Deregulation, Cost Of Governance And Nigeria’s Economic Prospects


Excerpts from Frank Nweke II’s foreword at the NES 18 in 2012

The nationwide strike which followed the FG’s decision to deregulate the downstream sector of Nigeria’s oil industry and the subsequent removal of fuel subsidy on January 1, 2012 catalyzed public interest and discourse on the need for fundamental changes in our public governance system to ensure transparency and accountability in the management of public resources, reduce the cost of governance, tackle corruption and make government work for our people.

This citizen activism and resistance to a government policy was unprecedented. It cost the nation about N208 billion according to estimates provided by the National bureau of Statistics and demonstrated deep frustration and social discontent amongst our people. In a national broadcast, President Jonathan pledged to implement institutional reforms and ensure passage of the Petroleum Industry Bill.

These actions have not assuaged citizens and underscore the significant trust deficit between government and the people. Fresh revelations appear daily across local print, electronic and social media on the considerable wastages in government. This is in spite of Nigeria’s infrastructural challenges with an annual funding deficit of N1.5trillion according to Ministry of Finance;dire statistics of 23.9% unemployment rate as at 2011 and the dismal Human development indices which ranked Nigeria 156 out 187 countries according to the United Nations development program.

Seven months after the protests, the PIB remains unpassed while the institutional changes promised are yet to become manifest. Corruption in the oil and several other sectors continue to thrive. The economic condition of our people and state of insecurity across the country has worsened and the future of Nigeria as a sovereign entity has become a subject of debate.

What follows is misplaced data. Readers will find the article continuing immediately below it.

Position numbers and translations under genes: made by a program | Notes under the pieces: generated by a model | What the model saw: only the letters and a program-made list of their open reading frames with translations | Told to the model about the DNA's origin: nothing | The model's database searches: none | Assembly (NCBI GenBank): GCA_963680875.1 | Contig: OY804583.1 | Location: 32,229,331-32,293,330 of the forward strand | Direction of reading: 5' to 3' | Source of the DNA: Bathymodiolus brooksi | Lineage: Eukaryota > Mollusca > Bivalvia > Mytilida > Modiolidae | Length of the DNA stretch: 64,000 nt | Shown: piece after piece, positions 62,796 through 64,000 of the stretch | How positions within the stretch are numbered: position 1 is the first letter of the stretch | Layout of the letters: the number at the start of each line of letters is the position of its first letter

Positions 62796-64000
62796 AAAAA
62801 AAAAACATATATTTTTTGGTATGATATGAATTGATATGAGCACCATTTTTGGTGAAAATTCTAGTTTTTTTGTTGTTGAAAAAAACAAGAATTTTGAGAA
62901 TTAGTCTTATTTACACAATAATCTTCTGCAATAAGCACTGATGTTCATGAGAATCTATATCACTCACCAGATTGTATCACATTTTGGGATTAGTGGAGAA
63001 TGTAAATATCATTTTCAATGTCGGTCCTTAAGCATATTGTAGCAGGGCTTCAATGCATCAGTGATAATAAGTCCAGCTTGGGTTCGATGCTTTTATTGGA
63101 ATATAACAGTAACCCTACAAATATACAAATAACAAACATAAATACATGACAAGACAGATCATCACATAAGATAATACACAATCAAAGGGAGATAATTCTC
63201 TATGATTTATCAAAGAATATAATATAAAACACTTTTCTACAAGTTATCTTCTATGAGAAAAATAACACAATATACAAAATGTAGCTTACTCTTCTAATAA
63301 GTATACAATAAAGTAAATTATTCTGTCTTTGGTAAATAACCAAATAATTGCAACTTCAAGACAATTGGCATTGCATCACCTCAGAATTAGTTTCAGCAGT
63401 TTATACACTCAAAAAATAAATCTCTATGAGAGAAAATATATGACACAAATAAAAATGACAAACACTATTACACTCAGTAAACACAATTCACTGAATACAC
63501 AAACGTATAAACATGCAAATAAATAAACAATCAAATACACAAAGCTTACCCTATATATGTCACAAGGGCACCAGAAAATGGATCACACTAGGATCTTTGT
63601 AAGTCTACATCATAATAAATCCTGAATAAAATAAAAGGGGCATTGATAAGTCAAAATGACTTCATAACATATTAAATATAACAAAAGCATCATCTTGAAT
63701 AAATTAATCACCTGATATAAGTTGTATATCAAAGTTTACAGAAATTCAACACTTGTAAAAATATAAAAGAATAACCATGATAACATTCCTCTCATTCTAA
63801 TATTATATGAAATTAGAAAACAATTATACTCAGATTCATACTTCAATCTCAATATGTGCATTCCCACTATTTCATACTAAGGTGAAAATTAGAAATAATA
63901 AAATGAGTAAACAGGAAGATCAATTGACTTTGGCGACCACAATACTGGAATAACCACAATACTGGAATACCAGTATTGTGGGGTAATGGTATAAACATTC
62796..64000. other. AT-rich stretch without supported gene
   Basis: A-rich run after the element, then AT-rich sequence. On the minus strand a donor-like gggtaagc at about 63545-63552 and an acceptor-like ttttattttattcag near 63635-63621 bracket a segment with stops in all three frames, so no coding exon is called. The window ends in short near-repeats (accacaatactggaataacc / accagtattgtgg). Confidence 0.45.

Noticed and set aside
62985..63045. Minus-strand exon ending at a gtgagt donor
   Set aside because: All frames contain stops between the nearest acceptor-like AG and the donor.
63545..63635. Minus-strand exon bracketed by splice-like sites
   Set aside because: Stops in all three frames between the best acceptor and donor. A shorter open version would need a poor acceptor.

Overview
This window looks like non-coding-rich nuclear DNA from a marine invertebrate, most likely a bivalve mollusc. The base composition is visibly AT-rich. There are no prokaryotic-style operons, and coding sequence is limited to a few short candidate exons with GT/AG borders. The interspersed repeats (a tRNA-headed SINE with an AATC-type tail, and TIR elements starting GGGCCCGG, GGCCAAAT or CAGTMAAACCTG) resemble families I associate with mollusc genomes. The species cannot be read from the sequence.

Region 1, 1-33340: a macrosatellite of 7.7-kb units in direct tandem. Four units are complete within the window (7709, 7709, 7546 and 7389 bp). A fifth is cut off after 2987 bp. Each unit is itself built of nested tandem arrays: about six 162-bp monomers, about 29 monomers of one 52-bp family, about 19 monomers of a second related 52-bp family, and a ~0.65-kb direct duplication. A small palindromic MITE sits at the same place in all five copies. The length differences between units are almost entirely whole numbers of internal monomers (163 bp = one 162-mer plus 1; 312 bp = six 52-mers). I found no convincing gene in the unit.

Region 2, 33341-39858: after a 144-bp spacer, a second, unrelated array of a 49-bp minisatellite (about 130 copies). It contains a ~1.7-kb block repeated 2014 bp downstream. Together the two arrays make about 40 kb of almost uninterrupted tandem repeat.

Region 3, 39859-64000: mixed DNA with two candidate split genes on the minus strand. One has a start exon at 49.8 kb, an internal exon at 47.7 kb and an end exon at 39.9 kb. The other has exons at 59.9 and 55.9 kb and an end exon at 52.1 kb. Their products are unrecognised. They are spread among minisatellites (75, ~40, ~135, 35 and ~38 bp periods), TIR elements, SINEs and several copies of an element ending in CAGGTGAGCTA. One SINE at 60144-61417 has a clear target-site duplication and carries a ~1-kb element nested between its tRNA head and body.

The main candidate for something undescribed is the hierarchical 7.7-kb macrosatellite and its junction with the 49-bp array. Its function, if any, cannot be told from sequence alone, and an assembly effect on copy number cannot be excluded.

In spite of the depressing state of affairs in our dear country, we can do so much more than despair. We must rise up as one people and confront the difficult choices before us. To do otherwise is to mortgage our future and that of our children through wasteful spending and inefficient use of our resources.

We must participate in shaping and bringing about the changes that we want to see in our country. Let us support the opening up of our economy, demand a level playing field for all economic actors and the prudent management of public resources.

We lose our moral right to complain or criticize the performance of government when we do not engage in shaping public policies and programs.

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